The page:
WeChat sets the record straight for its 690,000 Aussie users



The Select Committee on Foreign Interference through Social Media has been tasked with probing the risk posed to the nation’s democracy by foreign interference through social media.

Twitter, Google, Tiktok, and Facebook have previously made submissions to the inquiry, with the plan for representatives from each of the social media platforms to eventually face the committee.

TikTok was probed on Friday, using its time to clarify data protection rules, its plans to prevent distressing videos from being viewed on its platform, and how it wasn’t asked to provide assistance to a government investigation, among other things. Facebook was due to appear alongside TikTok, but blamed a scheduling issue for pulling out.

The latest submission [PDF] to the committee as part of its inquiry comes from the Middle Kingdom, by way of popular chat app WeChat.

WeChat is owned and operated by WeChat International Pte Ltd, an entity incorporated in Singapore. WeChat International is a wholly owned subsidiary of Tencent Holdings Limited, which is a global technology giant incorporated in the Cayman Islands and listed on the Main Board of the Stock Exchange of Hong Kong.

Globally, WeChat boasts over 1.2 billion monthly active users. As at 21 September 2020, WeChat had approximately 690,000 daily active users in Australia.

US President Donald Trump in August claimed that apps developed in China are a threat to national security, making an executive order to ban WeChat alongside TikTok. Although that ban was later blocked by the US district court, WeChat has taken the opportunity in its submission to the Australian committee to explain how western users of the app are treated differently to those in mainland China.

Firstly, the specific app used is regional.

WeChat is operated by WeChat International, and is designed for users outside of mainland China. It said WeChat is

Xbox Games On An External Hard Drive Will Be Playable Straight Away On The Xbox Series X/S


While the new generation of consoles set to release this November is promising huge advances in performance, upgrading to next-gen has never been more confusing. Now, some details about backwards compatibility and external storage are being cleared up for the Xbox Series X/S.

For players who use an external USB SSD or HDD to store and play games on their Xbox One, the process is simple. “It is easy as unplugging your existing external USB 3.1 HDD or SSD from your Xbox One and connecting it to your Xbox Series X/S and all your games are instantly available,” Xbox director of program management Jason Ronald explained in an interview posted to Xbox Wire. “You can continue to play your favorite Xbox One games, including backward-compatible Xbox 360 and original Xbox games, directly from the external hard drive.”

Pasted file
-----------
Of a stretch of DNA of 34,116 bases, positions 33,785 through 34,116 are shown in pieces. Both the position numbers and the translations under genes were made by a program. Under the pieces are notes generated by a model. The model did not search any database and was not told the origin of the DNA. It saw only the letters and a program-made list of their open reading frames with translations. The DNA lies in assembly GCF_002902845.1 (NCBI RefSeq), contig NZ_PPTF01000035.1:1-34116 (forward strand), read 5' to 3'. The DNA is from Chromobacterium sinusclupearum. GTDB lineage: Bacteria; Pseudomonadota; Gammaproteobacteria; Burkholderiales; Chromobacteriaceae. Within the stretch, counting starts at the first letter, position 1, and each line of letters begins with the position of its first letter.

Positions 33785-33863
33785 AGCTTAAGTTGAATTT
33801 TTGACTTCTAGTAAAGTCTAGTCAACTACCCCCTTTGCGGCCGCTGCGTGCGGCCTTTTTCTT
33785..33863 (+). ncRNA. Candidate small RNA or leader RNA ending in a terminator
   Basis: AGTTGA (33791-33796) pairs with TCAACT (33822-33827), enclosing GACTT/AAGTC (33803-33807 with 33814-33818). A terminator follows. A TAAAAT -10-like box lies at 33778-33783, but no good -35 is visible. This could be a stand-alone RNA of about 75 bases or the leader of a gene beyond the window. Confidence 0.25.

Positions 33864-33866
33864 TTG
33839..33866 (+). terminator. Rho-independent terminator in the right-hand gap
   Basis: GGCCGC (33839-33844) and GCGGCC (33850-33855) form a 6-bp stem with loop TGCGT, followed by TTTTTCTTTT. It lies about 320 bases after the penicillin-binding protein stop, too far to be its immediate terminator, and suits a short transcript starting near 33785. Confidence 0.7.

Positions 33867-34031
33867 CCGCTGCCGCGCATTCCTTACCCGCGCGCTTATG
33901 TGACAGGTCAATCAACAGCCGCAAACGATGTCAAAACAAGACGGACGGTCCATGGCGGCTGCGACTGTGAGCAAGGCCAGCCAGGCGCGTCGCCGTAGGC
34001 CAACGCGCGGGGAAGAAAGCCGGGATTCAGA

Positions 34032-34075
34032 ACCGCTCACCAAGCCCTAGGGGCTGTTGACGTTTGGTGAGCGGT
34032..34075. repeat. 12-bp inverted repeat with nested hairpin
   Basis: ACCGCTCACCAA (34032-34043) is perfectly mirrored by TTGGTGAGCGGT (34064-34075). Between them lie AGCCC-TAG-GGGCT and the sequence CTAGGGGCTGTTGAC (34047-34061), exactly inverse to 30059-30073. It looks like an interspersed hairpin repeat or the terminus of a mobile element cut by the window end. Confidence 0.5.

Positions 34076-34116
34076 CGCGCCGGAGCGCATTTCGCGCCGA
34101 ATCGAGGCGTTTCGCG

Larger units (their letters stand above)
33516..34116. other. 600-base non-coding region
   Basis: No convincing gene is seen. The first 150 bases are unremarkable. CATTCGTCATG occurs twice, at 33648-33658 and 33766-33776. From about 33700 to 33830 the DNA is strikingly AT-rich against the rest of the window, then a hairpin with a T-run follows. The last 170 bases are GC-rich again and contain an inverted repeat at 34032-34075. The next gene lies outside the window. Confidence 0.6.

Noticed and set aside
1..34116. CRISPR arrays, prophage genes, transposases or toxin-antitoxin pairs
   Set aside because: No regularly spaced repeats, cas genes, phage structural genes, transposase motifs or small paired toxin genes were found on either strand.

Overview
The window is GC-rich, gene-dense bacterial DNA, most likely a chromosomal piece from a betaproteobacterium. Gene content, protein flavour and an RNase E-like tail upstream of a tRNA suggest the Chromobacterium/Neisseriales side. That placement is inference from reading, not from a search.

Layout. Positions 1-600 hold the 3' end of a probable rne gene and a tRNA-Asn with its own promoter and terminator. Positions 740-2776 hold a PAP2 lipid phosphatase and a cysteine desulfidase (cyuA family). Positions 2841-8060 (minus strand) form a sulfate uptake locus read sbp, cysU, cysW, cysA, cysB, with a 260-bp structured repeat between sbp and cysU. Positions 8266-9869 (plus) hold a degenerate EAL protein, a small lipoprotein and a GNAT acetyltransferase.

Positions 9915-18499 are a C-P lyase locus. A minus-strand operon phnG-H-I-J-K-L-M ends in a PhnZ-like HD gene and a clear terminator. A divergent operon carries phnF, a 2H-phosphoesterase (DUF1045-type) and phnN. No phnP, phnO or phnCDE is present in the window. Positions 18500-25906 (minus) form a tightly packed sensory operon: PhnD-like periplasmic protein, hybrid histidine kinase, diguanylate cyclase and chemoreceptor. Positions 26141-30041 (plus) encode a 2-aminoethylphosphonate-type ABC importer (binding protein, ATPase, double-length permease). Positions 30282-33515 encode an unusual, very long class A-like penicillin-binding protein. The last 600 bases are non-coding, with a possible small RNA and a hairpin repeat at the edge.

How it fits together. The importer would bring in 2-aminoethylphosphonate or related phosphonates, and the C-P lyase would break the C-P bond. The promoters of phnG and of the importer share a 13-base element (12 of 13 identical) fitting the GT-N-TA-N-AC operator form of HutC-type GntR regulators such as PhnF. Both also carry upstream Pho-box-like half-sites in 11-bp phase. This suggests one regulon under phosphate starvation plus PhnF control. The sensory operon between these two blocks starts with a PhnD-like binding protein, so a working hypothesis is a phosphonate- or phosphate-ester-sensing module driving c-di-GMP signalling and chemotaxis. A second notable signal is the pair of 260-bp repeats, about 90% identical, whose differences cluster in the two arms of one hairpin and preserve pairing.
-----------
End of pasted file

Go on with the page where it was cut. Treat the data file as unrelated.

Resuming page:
The interview also confirmed that Quick Resume, a new feature that allows the next-gen Xbox to pause games in the background even while other games are being played, will also work for games being loaded off an external hard drive or the Seagate Storage Expansion Card. The Expansion Card is a new bespoke storage product just for the Xbox Series X/S, which you may need given the new generation of Xbox supports backwards compatible games going back three generations.

The Xbox Series X and S launch on November 10. While you wait, check out GameSpot’s hands-on experience with a preview build of the Series X.

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Canada lawyers asks judge to keep Huawei CFO’s U.S. extradition case ‘on the straight and narrow’


By Moira Warburton and Tessa Vikander

VANCOUVER (Reuters) – Lawyers for the Canadian government asked a judge on Tuesday to keep Huawei Chief Financial Officer Meng Wanzhou’s extradition case to the United States “on the straight and narrow” and described the evidence presented by the defence as inadmissible.

Government lawyer Robert Frater asked the judge to throw out the defence’s arguments and end their effort to add an allegation that the U.S. government had abused the process.

Lawyers for Meng told the court that the United States extradition request to Canada is based on so many “omissions and misrepresentations that it’s unreliable and ineffective.”

Tuesday’s arguments are the latest in a series of hearings in a case that has strained China’s relations with the United States and Canada.

Meng, 48, was arrested in December 2018 on a warrant from the United States charging her with bank fraud for misleading HSBC about Huawei’s business dealings in Iran and causing the bank to break U.S. sanctions law.

The daughter of billionaire Huawei founder Ren Zhengfei, Meng has said she is innocent and is fighting extradition while under house arrest in Vancouver.

Frater said the judge should disregard the defence’s arguments around who knew what at HSBC and accused the defence of attempting to litigate the fraud charges against Meng in the extradition case.

Frater asked the judge to keep the case “on the straight and narrow” and “refuse to spend precious court time on issues that have no hope of success.”

The crux of Meng’s argument is that the United States misrepresented the case when it asked Canadian officials to arrest her.

Huawei has long described Skycom Tech Co Ltd as a separate local business partner in Iran, but the U.S. indictment said Huawei controlled Skycom and used it to violate U.S.